James Monroe and a Nation’s Call to Greatness (2009)
Captain Thomas Macdonough and his fleet saved "America's Bacon", so-to-speak, at Plattsburg
on Lake Champlain. Macdonough, using the geography of the lake to his advantage, surprised the advancing British, similar to Benedict Arnold at the Battle of Valcour Island in 1776. After two hours exchanging cannon fire, the British retreated north, and were no longer a threat to invade the U.S. from Canada. Also, despite repeated attacks at great cost, the British were unable to re-take Fort Niagara.
The British response to the failures in New York State was to reorganize and mass their military force in Chesapeake Bay. Secretary of State James Monroe asked SecWar Armstrong to be sure and safeguard America's important documents in Washington, D.C., and even offered his services as a spy on horseback, monitoring British movements. Armstrong refused Monroe on both counts . . . Armstrong had convinced himself that the British were not heading towards the nation's capital, but to Baltimore.
At the "Bladensburg Races", 7500 US soldiers/militia abandoned the field against 4000 British troops, with over 2000 American never firing a shot (some soldiers ran so fast in retreat that they entered D.C. before their President). Monroe was on his horse going against the torrent of retreating soldiers, trying to find the commander, General William Winder, to reorganize at least some of the men. The best Winder could do was to order his men (that were still in the area) to head to Baltimore . . . Monroe didn't abandon the capital until 8 pm.
The buildings that received the worst "treatment" by the British were the White House and the House section of the Capitol Building. President Madison, badly shaken, named Monroe Secretary of War pro tem as well as the Supreme Military Commander. Monroe, armed with de facto dictatorial powers, ordered hastily-built defenses erected around Washington, D.C. in order to try and defend another British attack. Monroe deployed 7000 men in strategic areas, and made sure all available artillery was ready and properly located.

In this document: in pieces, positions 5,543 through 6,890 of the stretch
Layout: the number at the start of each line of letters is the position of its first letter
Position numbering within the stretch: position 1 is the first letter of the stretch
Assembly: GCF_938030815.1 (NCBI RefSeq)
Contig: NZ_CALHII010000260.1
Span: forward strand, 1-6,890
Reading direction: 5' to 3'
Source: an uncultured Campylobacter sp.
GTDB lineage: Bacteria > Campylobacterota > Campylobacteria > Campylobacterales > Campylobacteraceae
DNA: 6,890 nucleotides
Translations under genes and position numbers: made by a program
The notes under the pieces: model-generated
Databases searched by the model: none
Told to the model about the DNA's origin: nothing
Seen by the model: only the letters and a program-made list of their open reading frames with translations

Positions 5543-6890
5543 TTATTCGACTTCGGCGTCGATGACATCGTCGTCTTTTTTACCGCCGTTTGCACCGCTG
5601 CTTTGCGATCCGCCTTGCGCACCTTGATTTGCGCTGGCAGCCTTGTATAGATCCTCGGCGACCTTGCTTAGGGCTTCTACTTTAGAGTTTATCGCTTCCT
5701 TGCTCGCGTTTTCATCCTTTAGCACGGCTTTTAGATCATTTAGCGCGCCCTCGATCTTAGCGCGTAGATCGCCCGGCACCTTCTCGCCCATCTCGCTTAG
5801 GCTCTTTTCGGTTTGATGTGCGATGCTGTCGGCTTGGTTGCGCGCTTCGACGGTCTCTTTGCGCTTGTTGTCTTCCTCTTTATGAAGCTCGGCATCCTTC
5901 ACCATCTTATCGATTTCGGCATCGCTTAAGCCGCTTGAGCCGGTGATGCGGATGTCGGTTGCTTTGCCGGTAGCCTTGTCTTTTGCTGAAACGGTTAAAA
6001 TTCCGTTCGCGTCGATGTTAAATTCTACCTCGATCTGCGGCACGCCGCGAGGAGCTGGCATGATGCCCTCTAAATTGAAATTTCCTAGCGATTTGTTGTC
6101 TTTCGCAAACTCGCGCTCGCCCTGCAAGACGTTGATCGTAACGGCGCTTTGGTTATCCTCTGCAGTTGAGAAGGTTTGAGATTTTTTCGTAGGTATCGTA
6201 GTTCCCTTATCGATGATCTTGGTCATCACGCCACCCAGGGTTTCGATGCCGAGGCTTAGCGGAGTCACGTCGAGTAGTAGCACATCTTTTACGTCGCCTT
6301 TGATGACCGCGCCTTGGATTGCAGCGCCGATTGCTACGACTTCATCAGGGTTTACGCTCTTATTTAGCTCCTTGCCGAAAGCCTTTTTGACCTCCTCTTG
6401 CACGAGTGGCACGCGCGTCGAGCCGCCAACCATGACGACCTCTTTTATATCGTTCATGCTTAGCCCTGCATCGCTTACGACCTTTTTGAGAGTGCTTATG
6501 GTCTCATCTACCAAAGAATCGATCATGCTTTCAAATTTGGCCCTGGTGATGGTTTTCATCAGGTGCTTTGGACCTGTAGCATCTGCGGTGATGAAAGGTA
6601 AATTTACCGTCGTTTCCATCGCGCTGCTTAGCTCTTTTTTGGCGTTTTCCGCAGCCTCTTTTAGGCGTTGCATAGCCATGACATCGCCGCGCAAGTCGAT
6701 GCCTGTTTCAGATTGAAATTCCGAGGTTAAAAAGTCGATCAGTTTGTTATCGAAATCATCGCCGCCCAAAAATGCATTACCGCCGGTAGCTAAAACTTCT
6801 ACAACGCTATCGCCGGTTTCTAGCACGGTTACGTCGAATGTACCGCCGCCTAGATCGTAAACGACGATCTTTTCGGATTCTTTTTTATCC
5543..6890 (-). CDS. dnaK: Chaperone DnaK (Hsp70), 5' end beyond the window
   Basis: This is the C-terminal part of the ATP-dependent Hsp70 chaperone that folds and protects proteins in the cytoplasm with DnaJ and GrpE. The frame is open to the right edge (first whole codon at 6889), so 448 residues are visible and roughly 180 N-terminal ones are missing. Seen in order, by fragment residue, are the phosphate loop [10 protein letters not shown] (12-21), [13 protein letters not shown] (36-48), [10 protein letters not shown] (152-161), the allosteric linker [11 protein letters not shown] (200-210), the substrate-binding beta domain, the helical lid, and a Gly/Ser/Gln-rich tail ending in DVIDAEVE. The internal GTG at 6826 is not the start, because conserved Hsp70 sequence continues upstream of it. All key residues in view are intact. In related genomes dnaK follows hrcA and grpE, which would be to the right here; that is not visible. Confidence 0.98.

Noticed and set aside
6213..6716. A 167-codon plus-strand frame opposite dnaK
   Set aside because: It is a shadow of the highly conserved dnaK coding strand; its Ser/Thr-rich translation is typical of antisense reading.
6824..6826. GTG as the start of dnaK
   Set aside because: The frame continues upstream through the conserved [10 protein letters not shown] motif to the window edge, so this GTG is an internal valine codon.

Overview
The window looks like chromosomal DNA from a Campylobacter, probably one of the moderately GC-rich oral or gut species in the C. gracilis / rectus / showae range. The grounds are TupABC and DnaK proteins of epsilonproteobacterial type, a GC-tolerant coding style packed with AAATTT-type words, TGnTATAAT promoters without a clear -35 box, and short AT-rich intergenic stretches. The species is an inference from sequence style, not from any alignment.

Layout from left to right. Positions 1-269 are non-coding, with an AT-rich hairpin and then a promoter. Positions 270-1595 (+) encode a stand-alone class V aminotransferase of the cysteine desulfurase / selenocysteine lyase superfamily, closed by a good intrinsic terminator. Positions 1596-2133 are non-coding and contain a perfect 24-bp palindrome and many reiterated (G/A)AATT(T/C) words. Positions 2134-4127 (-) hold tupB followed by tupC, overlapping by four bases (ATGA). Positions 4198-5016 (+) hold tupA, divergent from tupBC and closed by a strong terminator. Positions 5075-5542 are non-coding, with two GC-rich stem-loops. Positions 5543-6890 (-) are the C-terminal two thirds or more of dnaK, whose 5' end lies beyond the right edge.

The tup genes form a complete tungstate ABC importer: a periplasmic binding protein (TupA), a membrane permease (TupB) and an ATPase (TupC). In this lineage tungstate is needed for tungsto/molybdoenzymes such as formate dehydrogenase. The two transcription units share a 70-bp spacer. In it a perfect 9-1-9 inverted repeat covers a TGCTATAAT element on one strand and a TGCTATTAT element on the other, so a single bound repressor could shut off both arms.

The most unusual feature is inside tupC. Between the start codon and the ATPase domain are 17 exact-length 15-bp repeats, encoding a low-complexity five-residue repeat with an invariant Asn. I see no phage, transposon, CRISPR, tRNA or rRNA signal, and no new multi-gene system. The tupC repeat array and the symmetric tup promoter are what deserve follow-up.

Monroe issued orders to General Andrew Jackson to take is 1000+ men from Mobile (AL) to New Orleans, promising 10,000 more soldiers in support. Monroe replaced the impotent and ineffective General Winder at Baltimore, which proved to be a very wise decision when the British made their move on the city. Monroe also browbeat banks to loan the federal gov't $5 million with only Monroe's signature as collateral; New York City loaned Monroe $1 million.
After the defeat of the British at Fort McHenry, the British fleet sailed to Jamaica, leaving the Chesapeake, at least in force. By then, Monroe WAS the Executive Branch; Madison deferred to Monroe on almost every decision. Monroe also instructed the Secretary of the Treasury, Alexander James Dallas, to start the process for chartering a 2nd National Bank by arranging for a capital outlay of $50 million. But Congress gutted the Bank Bill, so much so that President Madison vetoed the bill when it reached his desk.
Meanwhile, Jackson did not go to New Orleans right away as ordered. Instead, Jackson believed that Spain was ready to assert itself in Pensacola in what was left of Spanish West Florida (President Madison had taken the westernmost section of Spanish West Florida in 1810), so Jackson and his army headed in that direction. Spain freaked out, and asked Britain for help, and four British warships entered Mobile Bay, and started shelling Jackson's fort. Jackson's artillery scored a very lucky shot, sinking one of the British ships. At that point, Jackson felt that he had more-than-enough reason to take the Spanish strongholds at Pensacola, and was able to do so fairly easily, since there wasn't very much Spanish resistance.